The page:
These cards are fine for running native resolution desktops, but you are not going to want to push them over 1024x768 even without AA/AF ... as you can see the numbers dropped off at that resolution for most tests and 800x600 is really the sweet spot for gaming with these cards.

    If you really want to guess about the framerate, just remember that moving from 1024x768 to 1280x1024 increases the number of pixels per frame by a greater ammount and percentage than when moving from 800x600 to 1024x768. Eventhough we can't effectively extrapolate performance from our (fairly linear) graph, we can bet that we'd be getting < 30fps which is considered unplayable by our standards. As HL2 posts relatively high framerates (compared to other games of this generation), we made the call to limit our tests to 1024x768 and lower.

    If LCD users want to game on a 1280x1024 panel with these cards, they'll need to do it at a non-native resolution.
    Reply
  • Wellsoul2 - Thursday, May 12, 2005 - link

    Again..anyone with an LCD monitor would prefer
    native resolution numbers. No amount of AA/AF
    seems to make up for the crappy interpolated
    video at lower resolutions.
    At least give the numbers for Doom3/HL2..
    Reply
  • Wellsoul2 - Thursday, May 12, 2005 - link

    I'd like video reviews with 1280x1024 resolution.
    This is the native resolution of my 19in LCD.

    It would seem more useful to have tests for the
    low budget cards at high resolution for LCD and
    using no AA/AF.

    People I know are buying the new cheap cards because they have DVI output to use with LCD.
    If you buy a cheap/mid priced computer they often
    have built in analog video only.

    I'd like to know if you can run Half Life 2 at
    1280x1024 with no AA/AF on these cards and what
    the frame rate is.
    Reply
  • cryptonomicon - Thursday, May 12, 2005 - link

    WTF?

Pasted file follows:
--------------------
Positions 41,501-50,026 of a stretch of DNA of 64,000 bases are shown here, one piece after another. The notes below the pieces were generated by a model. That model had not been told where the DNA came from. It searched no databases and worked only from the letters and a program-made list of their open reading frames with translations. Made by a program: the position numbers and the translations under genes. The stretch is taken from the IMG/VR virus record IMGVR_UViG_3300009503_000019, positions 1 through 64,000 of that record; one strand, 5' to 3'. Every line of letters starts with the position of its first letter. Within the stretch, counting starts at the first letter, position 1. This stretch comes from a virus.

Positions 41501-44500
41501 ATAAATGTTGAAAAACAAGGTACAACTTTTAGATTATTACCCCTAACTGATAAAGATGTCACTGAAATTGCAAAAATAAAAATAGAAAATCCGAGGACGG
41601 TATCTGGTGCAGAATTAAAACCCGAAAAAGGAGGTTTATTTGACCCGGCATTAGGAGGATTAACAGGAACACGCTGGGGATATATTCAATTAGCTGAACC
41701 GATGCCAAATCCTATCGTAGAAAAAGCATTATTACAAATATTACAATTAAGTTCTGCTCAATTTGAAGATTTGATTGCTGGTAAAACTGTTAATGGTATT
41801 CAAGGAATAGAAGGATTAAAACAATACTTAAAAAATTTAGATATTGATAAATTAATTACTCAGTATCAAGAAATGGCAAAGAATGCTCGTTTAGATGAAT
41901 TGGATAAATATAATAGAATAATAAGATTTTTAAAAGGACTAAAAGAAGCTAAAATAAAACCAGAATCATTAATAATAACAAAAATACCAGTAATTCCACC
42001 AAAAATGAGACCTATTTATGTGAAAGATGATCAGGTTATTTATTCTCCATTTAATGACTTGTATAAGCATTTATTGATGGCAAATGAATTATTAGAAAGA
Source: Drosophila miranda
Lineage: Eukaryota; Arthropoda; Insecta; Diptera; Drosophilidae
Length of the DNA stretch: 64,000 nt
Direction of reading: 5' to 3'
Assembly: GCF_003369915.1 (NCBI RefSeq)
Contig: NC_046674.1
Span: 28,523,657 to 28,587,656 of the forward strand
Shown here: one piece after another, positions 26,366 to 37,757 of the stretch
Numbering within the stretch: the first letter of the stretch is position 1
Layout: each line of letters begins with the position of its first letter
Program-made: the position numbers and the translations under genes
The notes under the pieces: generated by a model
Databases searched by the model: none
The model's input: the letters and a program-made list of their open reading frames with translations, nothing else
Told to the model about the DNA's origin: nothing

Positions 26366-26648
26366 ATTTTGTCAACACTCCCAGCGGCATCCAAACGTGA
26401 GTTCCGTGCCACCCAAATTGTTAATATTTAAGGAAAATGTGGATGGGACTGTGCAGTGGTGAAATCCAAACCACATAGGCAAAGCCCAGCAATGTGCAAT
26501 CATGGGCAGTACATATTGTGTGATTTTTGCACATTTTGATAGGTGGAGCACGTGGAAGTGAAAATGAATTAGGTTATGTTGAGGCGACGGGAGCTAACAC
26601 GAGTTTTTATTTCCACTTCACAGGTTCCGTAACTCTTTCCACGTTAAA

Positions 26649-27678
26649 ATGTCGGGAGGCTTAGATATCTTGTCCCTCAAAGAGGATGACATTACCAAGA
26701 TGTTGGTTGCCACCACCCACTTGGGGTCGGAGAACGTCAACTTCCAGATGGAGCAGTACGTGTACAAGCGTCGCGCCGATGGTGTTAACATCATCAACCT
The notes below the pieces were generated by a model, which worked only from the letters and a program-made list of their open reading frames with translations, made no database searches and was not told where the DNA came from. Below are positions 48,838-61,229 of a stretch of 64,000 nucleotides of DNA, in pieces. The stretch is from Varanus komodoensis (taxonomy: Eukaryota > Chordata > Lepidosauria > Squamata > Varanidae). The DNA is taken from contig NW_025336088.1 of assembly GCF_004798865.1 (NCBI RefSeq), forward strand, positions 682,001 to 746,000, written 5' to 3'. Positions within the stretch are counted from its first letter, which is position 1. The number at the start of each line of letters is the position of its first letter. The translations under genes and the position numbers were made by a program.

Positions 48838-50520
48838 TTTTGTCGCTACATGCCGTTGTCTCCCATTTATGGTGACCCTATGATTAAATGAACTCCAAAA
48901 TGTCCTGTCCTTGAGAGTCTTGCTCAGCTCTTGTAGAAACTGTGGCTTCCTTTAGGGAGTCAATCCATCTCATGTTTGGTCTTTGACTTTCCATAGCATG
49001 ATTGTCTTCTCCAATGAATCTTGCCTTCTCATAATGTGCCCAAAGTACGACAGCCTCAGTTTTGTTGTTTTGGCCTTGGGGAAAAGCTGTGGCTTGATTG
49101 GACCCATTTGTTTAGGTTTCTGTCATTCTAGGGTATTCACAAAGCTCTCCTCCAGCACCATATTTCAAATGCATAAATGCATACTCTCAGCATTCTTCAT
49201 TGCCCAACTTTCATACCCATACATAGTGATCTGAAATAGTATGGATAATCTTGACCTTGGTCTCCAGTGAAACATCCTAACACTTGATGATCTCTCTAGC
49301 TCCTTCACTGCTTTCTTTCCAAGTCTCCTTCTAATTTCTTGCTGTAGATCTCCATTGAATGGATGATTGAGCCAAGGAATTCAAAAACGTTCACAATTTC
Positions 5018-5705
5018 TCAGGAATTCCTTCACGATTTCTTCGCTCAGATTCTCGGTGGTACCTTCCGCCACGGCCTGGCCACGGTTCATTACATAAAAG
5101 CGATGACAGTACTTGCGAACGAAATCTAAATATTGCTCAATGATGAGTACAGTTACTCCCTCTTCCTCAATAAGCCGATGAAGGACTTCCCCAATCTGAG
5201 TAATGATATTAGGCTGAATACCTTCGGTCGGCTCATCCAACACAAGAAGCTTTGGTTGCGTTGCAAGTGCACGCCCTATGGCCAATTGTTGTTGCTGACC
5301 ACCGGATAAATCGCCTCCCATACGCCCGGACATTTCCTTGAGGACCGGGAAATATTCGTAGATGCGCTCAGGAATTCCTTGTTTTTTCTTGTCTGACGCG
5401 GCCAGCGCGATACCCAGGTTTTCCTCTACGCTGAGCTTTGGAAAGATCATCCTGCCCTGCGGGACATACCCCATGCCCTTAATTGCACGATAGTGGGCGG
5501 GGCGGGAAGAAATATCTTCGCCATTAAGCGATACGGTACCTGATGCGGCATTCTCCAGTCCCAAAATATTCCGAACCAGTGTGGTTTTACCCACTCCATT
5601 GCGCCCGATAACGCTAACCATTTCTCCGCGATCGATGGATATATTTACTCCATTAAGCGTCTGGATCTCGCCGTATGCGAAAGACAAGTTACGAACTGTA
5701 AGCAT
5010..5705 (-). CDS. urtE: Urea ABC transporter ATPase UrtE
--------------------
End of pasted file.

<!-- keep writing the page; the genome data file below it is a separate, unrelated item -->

what is this thing? these puny performance cards with only 32mb memory can beat previous generations of retail mid-range cards??? how the heck...
    Reply
  • KristopherKubicki - Thursday, May 12, 2005 - link

    stevty2889 and others:

    The tests are run on the highest end components to assure the bottlenecks are the video card and not the CPU. Furthermore, since we test every single other video card and motherboard on the same setup, it makes sense for us to use the same hardware this time around as well.

    Neither the X300 nor the 6200 will receive a magical advantage by using low end hardware instead of high end.

    Kristopher
    Reply
  • Hikari - Thursday, May 12, 2005 - link

    The x300 is more like a neutered 9600 instead of a 9200 I thought. Given that the one tested here won in HL2, that would seem to be the case, no? Reply
  • Marlin1975 - Thursday, May 12, 2005 - link

    ^

    Ignore, just re-read :)
    Reply
  • Marlin1975 - Thursday, May 12, 2005 - link

    DerekWilson see my other post at 5. I then saw the graphs are not wrong, BUT you said the "The 16 and 32 MB TC cards round out the bottom and top of the pack respectively" which is not true. The 64mb and 16mb round out the bottom, while the 32mb is at the top. Reply